Virtualization is a fine buzzword, but it means different things to different people. It can include remote access to resources, enabling of thin clients for workstation work, real-time collaboration, and streaming applications. There are still plenty of concerns about how this will work in practice. The entertainment industry, for instance, is worried about security but recognizes the advantages that can be realized from virtualization.
Jon Peddie Research (JPR) conducted a study on virtualization in the graphics industry, to gauge interest in the fast-rising technology. As part of the study, existing users of various forms of professional graphics software were surveyed. Of the 2,700 respondents, 93 percent said they were either “very interested,” “interested,” or “already doing it.” As JPR President Jon Peddie points out, that is “an absolutely astronomical percentage of positive responses.”
What about the seven percent who did not express interest in virtualization? The great majority cited lack of IT resources and support staff as the primary reason they have shied away from virtualization. Of those citing a positive opinion, 54 percent said they thought virtualization would “improve productivity,” while 32 percent said they thought virtualization would “save money.”
JPR estimates that the virtualization market will generate $1.8 billion in sales by 2018, and that may be a conservative estimate.
Virtualization in the Studio
One visual effects powerhouse that uses virtualization and remote computing is Industrial Light & Magic (ILM), now part of the Disney family following the acquisition of most companies owned by George Lucas. In fact, Disney also uses virtualization and remote computing. For a recent project, ILM needed graphic artists and animators in the San Francisco Bay Area but could not find enough to meet their demand. So, ILM rented a building in Los Angeles, installed zero-client computer stations, and hired LA-based artists supported by the IT infrastructure in the Bay Area facility.
“We worry about efficiency,” says ILM’s Kevin Clark. He notes how the company’s efficient use of IT resources made joining the Disney family easier than might have been expected.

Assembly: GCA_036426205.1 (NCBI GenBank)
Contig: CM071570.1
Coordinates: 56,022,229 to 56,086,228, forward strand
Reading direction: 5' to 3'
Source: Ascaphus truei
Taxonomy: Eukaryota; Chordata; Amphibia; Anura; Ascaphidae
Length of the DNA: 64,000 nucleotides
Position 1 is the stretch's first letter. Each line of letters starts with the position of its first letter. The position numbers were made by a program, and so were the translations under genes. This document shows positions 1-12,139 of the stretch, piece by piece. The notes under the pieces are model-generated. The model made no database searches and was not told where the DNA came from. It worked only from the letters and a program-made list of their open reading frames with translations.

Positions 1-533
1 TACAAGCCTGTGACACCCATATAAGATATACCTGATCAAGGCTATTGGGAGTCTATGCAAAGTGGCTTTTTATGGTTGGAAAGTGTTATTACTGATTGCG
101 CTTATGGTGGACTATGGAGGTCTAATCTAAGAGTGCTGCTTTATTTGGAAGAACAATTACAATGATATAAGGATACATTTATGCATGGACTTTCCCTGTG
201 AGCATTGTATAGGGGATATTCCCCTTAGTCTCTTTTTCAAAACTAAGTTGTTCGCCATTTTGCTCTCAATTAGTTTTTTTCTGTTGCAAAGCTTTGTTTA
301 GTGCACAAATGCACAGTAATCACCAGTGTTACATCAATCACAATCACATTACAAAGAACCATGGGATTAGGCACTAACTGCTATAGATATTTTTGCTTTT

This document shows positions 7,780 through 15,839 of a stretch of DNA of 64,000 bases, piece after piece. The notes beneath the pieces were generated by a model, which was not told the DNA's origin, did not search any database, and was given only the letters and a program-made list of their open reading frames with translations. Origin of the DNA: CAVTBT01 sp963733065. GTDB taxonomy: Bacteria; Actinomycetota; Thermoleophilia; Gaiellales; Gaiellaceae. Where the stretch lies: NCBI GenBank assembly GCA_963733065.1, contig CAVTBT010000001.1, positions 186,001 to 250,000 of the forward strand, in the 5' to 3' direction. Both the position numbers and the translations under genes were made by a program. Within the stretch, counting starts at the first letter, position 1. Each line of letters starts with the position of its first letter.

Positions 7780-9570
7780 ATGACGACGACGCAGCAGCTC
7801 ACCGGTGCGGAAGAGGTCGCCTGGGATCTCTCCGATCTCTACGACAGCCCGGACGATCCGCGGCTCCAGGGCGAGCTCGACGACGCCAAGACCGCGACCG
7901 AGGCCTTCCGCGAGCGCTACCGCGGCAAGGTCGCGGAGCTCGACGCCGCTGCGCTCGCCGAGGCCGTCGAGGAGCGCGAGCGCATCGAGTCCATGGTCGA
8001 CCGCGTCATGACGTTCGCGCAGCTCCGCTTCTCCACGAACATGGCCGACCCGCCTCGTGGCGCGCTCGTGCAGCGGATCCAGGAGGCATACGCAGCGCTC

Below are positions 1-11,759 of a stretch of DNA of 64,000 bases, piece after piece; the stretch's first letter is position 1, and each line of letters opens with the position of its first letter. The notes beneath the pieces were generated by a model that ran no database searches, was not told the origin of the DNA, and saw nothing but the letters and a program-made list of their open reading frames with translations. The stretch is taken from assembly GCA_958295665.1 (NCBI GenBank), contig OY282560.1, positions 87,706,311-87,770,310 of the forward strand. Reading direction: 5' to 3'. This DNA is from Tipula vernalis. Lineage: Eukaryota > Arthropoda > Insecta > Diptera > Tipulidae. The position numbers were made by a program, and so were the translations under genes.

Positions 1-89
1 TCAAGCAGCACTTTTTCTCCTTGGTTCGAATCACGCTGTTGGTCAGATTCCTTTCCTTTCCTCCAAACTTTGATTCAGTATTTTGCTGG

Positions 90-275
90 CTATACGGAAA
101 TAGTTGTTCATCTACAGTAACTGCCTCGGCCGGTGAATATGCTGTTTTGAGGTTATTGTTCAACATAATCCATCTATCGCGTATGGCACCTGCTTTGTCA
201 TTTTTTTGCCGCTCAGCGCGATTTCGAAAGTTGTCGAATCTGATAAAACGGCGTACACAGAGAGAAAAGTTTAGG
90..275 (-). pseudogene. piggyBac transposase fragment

Lincoln Wallen, chief technical officer at DreamWorks Animation, says the studio approaches IT from a “Compute-as-a-Service and Data-as-a-Service mindset: Scaling, productivity, and savings are a fact for us.”
DreamWorks uses many software products it creates in-house. “Now we can architect software with virtualization in mind,” Wallen says. He notes that DreamWorks’ animation projects are getting more complicated, “but now they are also cheaper to make.” The studio puts a strong focus on “getting compute off the workstation,” so that workloads are not constrained by the limits of individual workstations.
Pixar also uses virtualization but sees it as a tool to provide additional IT flexibility during projects. “We have some success using Amazon as a provider,” says John Kirkman, director of systems network infrastructure, “but we are not getting rid of our in-house server farm.”
Kirkman notes there is considerable utility in having a virtualized server farm on hand. “Our rendering farm is 98 percent efficient; our workstations are 10 percent efficient,” he says. Of Pixar’s 800 workstation users, almost half have a second workstation at hand, and that second workstation is “way underutilized,” he notes.
Habib Zargarpour recently became the head of Microsoft Studios, and says his viewpoint on virtualization comes in large part from the many artists across the globe working on Microsoft Xbox games, artists who are independent contractors, not employees. “We do massive collaboration, and we are really feeling the need for better connections and less travel,” he says. In fact, Microsoft Studios plans to aggressively invest in virtualization in the coming months, Zargarpour adds.
OTOY is a start-up software developer juggling several projects, all aimed at maximizing compute resources by harnessing the power of graphics processing units (GPUs) for “intense” computation activities, including rendering.
OTOY CEO Jules Urbach says his company’s newest product, X.IO, packages desktop applications for streaming. It can take advantage of multiple GPUs from both Nvidia and AMD to spread OpenCL jobs over multiple computers. “The future is apps as services, to mix and match as needed,” he says. “Monetization [of software] will be very different.”
JPR’s interviews of the users of virtualization in the industry found everyone assumed that virtualization is a powerful IT trend that can save money, streamline processes, and increase both human and computer efficiency. However, the companies vary in how they have implemented virtualization. The general consensus was that full speed ahead is not fast enough.
For most companies, efficiency sounds nice, but in the end it comes down to dollars. DreamWorks’ Wallen offers the most interesting insight of the day. “We examined workflows; we did tests at scale [on using virtualization technology],” he says, noting the group proved that the processes could save money. So he got the green light to constrain expenditures to force adoption.
“We want one-half of efficiency going on the screen and one-half on the bottom line,” Wallen says.